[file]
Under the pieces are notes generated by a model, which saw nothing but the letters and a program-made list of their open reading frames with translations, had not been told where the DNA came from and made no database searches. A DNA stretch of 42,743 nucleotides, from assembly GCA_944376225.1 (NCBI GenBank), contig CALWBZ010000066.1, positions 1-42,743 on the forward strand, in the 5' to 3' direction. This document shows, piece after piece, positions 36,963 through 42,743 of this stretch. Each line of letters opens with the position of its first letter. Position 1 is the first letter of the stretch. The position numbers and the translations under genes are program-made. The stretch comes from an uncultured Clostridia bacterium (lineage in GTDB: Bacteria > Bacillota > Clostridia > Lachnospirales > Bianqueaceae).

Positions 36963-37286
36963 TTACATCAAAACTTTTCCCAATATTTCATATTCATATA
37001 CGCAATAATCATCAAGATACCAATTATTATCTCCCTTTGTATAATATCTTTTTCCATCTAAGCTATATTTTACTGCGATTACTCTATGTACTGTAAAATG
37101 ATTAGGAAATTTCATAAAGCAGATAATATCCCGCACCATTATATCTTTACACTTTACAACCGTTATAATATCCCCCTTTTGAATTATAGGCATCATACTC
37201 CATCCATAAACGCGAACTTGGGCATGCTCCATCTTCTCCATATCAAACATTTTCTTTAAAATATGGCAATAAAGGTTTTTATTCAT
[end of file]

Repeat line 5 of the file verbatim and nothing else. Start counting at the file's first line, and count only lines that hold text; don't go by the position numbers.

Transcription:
37101 ATTAGGAAATTTCATAAAGCAGATAATATCCCGCACCATTATATCTTTACACTTTACAACCGTTATAATATCCCCCTTTTGAATTATAGGCATCATACTC